We don’t revere a mountain. It is a distinct part of the Jewish narrative that, although the giving of Torah happened at Mount Sinai, we do not make a pilgrimage to or revere the mountain. Rather, the experience at Mount Sinai was an interaction with holiness, with the Divine, and so the Israelites set about creating an indwelling place for that Divine that could travel with them in the desert. This is the Mishkan—the mobile tabernacle.
In this week’s Torah portion Terumah, the Divine invites each and every person to bring their gifts for the building and furnishing of the Mishkan.
דַּבֵּר֙ אֶל־בְּנֵ֣י יִשְׂרָאֵ֔ל וְיִקְחוּ־לִ֖י תְּרוּמָ֑ה מֵאֵ֤ת כׇּל־אִישׁ֙ אֲשֶׁ֣ר יִדְּבֶ֣נּוּ לִבּ֔וֹ תִּקְח֖וּ אֶת־תְּרוּמָתִֽי׃
Tell the Israelite people to bring Me gifts; you shall accept gifts for Me from every person whose heart is so moved.
Although there is a detailing of the lists of the required gifts that follow, the invitation in its simple form is to bring each one’s unique gifts and to bring the gifts of the heart.
We, too, are building a Mishkan together, a sacred space, a sanctuary in which we make room for holiness, for Divine interaction. This is the community that we build, in the shul itself and in our relationships out in the world.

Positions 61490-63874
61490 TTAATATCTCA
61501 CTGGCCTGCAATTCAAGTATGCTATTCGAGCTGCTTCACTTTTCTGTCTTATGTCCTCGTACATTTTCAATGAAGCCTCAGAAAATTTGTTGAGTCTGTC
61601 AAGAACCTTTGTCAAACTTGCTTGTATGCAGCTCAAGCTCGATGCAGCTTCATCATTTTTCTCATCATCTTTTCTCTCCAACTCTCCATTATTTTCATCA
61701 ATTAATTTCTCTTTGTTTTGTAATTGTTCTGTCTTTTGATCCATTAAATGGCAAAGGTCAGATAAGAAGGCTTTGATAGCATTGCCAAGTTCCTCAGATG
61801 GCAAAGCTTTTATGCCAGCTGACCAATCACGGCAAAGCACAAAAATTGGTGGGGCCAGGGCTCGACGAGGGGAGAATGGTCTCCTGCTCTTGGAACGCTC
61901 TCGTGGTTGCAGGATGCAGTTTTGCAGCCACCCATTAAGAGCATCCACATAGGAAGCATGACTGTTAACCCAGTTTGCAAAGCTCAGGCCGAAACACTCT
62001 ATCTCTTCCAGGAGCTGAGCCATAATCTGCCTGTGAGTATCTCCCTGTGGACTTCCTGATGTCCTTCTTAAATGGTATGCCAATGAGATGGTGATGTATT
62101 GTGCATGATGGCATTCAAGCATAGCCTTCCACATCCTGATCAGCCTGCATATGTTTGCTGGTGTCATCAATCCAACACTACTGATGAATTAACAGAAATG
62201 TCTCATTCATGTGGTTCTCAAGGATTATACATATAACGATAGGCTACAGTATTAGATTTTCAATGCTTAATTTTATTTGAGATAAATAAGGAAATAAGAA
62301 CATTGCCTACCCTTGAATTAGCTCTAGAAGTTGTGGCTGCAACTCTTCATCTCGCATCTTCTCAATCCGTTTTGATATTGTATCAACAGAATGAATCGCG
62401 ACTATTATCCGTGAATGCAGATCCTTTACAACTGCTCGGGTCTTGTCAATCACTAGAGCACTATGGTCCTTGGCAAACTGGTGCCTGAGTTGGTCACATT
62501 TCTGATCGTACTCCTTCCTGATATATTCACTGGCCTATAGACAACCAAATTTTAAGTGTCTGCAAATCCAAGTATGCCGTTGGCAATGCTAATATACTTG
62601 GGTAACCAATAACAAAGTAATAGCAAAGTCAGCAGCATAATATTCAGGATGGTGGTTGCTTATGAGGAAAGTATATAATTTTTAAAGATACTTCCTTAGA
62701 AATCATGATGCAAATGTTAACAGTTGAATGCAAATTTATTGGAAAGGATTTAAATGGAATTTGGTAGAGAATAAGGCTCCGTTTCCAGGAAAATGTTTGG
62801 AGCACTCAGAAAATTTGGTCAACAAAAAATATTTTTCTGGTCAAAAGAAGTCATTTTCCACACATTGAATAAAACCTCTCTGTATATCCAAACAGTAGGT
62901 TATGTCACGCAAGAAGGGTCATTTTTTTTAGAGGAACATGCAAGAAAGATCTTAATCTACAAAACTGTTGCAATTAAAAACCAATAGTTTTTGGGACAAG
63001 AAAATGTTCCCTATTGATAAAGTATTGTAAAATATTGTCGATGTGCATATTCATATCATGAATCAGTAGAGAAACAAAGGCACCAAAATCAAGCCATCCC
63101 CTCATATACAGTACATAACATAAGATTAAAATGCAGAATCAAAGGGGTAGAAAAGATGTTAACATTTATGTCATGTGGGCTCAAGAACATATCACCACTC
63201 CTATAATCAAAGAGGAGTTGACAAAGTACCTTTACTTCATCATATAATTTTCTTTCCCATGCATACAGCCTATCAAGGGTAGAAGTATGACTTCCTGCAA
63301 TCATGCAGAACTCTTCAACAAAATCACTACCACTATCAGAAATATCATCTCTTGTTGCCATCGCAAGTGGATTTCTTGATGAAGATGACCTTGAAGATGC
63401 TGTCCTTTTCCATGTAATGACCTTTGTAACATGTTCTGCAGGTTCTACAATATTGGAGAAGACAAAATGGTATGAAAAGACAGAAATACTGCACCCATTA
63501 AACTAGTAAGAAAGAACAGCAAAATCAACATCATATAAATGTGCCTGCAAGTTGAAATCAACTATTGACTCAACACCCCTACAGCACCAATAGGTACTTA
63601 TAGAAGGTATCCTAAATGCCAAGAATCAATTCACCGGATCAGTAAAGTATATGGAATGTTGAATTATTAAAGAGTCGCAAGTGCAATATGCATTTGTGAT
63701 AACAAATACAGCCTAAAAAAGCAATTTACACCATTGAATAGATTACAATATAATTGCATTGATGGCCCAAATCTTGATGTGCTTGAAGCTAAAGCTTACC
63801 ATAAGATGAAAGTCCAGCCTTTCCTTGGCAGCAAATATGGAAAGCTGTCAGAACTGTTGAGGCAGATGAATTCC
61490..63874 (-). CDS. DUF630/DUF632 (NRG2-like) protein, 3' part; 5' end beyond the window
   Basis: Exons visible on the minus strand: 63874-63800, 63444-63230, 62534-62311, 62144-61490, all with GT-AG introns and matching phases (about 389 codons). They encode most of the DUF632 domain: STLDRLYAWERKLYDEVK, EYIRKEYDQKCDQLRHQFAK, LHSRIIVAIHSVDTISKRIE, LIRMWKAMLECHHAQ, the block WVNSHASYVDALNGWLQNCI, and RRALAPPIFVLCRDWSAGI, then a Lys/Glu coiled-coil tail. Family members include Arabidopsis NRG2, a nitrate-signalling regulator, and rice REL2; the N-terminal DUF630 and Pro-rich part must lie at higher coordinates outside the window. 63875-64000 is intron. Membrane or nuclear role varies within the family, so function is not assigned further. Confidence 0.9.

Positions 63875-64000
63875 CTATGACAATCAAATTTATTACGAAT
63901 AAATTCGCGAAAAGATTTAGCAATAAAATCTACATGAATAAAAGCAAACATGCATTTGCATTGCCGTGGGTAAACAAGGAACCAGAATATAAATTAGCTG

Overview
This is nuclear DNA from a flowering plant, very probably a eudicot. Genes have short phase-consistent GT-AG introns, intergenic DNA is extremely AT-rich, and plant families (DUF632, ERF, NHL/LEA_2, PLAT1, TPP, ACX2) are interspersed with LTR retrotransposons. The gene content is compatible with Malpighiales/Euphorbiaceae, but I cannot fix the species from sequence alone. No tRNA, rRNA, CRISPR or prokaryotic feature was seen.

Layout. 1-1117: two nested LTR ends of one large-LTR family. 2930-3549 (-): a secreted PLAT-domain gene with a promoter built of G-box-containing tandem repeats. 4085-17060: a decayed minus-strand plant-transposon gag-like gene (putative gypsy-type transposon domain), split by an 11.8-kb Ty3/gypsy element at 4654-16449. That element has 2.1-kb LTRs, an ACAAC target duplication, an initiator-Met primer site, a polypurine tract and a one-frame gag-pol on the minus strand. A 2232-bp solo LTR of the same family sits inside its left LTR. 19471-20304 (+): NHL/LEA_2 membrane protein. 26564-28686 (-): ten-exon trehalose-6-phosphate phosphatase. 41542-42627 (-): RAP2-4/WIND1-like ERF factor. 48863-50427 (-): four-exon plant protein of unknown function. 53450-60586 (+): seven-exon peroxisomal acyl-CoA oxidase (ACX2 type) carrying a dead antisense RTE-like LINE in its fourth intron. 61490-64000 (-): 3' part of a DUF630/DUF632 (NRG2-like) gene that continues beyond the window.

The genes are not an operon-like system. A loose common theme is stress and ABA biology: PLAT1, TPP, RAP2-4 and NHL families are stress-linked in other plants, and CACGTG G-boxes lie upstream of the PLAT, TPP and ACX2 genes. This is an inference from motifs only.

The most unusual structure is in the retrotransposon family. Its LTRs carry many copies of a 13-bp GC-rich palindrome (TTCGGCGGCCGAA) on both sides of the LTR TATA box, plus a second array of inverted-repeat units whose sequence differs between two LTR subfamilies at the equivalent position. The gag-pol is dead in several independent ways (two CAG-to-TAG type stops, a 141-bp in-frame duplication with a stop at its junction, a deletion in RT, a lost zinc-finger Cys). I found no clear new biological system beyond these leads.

Everyone has gifts. What gifts are you bringing to this project of building and nurturing personal and shared sacred space?
God tells Moses, “You shall accept gifts for Me from every person whose heart is so moved.” I hear in this that your gifts and mine are welcome, the gifts that are obvious, but also the subtle offerings we each have to contribute. Maybe our kindness is the gift? Or our time? Our volunteer skills at one or another event or maybe our caring for another member in a subtle gesture of inclusion is our gift to give. These are gifts that help to furnish the space we share at the shul, in our homes and out in the world together with love.
Let us be zekhirot, reminders for each other of the gifts we each have to bring and the importance of actually offering them. In this way, together, we will continue to build a mishkan, a sanctuary where all can dwell and thrive in care and belonging.